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Fierce Snake bite in the Hunter Valley

Author: Craig Adams
Date: Friday, September 28, 2012

It looks increasingly likely from the news reports that the Fierce Snake (or Inland Taipan as it is sometimes known) was part of an illegal collection. Perhaps it is due to their reputation as the world’s most toxic snake that people will, invariably, be attracted to keeping them as pets? Having worked extensively with this species both in captivity and in the wild I can verify that Fiercies are reasonably well mannered, compared to the fire and brimstone one expects from, say, an Eastern Brown Snake. Nevertheless, for inexperienced or careless keepers there are serious risks. Handling venomous snakes inappropriately, or having ones hand enter the line of fire during feeding time, for example, has led to many serious bites.

Venomous snakes can only be kept in NSW under license. In order to attain a license the applicant must show proof of their experience in keeping dangerously venomous species. This kind of experience is best obtained as a professional snake keeper in a zoo, a venom program or a training course run by a recognised expert, not at home.

Anyone considering keeping venomous snakes should receive appropriate training and experience in the safe handling and management of dangerous snakes. A critically important component of this is snake bite first aid, as death or serious injury and impairment is often attributed to the lack of, or inappropriate application of first aid. Australian snake antivenoms are the best in the world however, their effectiveness is dependent on the snake bite victim arriving at hospital in a condition where they can be saved.

As a nation with the most venomous creatures right here in our backyards, we owe it to ourselves to learn as much as we can about first aid receive safety and awareness of our venomous snakes.

The young man bitten by a fierce snake is still in a serious condition and it may take weeks for his body to fully recover from the damage caused by the deadly venom. Let’s hope he pulls through.

To listen to Craig's interview podcast on the subject click here.

Original Story posted on The Australian Website September 27, 2012 3:12PM - View the article here.

Teenager bitten by inland taipan in Hunter Valley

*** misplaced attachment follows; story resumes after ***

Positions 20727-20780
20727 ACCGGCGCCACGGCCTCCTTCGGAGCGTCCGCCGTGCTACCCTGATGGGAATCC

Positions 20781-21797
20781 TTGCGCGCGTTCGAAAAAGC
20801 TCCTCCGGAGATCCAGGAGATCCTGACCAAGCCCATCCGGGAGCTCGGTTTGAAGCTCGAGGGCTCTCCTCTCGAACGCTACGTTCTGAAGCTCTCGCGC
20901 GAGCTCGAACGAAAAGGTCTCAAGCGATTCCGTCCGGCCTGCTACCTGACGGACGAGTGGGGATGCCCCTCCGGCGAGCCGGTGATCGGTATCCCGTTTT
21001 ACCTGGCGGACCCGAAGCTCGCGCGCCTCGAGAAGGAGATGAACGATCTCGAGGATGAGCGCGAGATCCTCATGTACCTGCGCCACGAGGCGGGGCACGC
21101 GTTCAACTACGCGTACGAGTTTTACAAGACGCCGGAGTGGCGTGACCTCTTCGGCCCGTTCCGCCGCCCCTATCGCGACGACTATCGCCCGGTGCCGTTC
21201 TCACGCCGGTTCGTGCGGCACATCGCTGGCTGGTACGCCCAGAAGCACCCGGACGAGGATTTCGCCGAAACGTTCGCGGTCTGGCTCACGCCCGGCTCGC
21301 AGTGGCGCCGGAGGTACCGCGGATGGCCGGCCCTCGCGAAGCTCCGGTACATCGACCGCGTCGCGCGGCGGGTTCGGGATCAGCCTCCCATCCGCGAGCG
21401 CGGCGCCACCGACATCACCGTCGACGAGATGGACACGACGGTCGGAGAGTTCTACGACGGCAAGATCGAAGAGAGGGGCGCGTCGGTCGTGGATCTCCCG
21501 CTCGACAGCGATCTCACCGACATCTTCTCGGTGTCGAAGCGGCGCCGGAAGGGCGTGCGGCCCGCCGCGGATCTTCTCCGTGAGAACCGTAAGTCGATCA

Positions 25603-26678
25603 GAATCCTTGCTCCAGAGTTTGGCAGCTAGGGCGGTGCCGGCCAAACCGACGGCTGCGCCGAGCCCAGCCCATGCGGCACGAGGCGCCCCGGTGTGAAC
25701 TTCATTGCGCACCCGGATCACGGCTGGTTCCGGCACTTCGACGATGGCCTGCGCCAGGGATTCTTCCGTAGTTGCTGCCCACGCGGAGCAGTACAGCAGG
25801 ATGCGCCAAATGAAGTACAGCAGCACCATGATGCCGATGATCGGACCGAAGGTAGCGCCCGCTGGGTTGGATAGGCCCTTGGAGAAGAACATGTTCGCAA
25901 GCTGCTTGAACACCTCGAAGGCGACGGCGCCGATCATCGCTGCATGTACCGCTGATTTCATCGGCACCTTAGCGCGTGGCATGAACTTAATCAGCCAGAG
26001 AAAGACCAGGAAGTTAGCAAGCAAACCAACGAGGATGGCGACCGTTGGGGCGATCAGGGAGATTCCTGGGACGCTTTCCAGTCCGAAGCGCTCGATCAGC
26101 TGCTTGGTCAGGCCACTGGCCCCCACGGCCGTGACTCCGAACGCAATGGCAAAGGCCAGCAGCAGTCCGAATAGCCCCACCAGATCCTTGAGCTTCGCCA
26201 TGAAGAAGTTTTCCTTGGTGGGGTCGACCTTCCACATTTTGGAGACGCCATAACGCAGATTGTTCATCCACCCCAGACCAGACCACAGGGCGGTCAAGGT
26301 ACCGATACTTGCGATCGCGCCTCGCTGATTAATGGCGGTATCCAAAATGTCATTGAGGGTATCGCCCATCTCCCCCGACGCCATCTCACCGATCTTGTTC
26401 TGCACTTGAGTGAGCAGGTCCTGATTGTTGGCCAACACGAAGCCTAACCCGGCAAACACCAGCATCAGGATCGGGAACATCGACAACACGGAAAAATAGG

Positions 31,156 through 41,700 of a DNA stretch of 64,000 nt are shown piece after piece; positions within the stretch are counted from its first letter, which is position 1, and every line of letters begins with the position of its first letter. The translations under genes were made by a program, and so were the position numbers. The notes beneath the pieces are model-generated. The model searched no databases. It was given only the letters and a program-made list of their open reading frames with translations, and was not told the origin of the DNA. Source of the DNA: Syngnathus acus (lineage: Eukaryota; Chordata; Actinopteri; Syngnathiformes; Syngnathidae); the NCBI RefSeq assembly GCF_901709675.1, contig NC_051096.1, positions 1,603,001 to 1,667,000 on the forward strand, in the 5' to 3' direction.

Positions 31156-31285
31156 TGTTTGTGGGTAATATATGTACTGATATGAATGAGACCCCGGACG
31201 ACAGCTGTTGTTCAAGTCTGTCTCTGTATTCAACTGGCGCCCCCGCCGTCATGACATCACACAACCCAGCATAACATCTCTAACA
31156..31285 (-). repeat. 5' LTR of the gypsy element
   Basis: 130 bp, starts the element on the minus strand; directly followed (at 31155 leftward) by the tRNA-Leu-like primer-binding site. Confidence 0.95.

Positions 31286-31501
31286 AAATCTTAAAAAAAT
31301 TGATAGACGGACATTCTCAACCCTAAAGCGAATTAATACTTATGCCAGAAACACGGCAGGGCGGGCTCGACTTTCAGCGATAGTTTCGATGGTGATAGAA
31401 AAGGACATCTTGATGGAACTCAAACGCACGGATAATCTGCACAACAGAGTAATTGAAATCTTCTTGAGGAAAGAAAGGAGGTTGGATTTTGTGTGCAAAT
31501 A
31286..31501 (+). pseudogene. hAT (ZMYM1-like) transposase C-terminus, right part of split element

A TEENAGER was seriously ill in hospital today after being bitten by the world's most venomous snake, with detectives probing how he came into contact with the desert reptile.

The 17-year-old walked into a hospital in the small town of Kurri Kurri, north of Sydney, yesterday with a bite to his left hand.

His friend was carrying a plastic tub containing the snake responsible, which was later identified as the toxic inland taipan.

Also known as the fierce snake due to the strength of its venom - one drop of which is enough to kill 100 adult men - the inland taipan typically lives in central Australia's arid deserts and is not normally seen on the coast.

Detectives have been called in to investigate where the snake had come from, with speculation it could have been an illegal pet.

“The youth... is reported to be in a stable condition," police said in a statement.

“Police are now attempting to establish how the youth came to be bitten, and hope to speak to the young man once he is considered well enough."

Police said the incident was not believed to be linked to a nearby zoo break-in at the weekend, when thieves made off with four pythons and two alligators.

“No taipans were reported stolen from the zoo," police said.

According to doctors, the teenager's rapid treatment with anti-venom had been crucial to his survival, as inland taipan venom can kill someone in as little as 45 minutes.

“We had anti-venom in stock, we keep what's called polyvalent anti-venom and that covers all of our snakes," said toxicologist Geoff Isbister, who is treating the teen at the Mater hospital in Newcastle.

“We had access to it immediately, and he was treated very early," Dr Isbister told ABC radio.

The snake's poison is neurotoxic and can cause gradual paralysis and compromise breathing if not treated, with an anticoagulant element meaning victims can also internally haemorrhage to death.

Myotoxins in the bite also dissolve muscle and other tissues, meaning the wound site can cause significant kidney damage.

Dr Isbister said it could take weeks to recover from such a severe bite.

Inland taipans can grow up to 2.5 metres in length and have 12-millimetre fangs.

Because it typically lives in sparsely populated areas and is shy by nature few humans have ever been bitten by an inland taipan, and there have been no recorded deaths.


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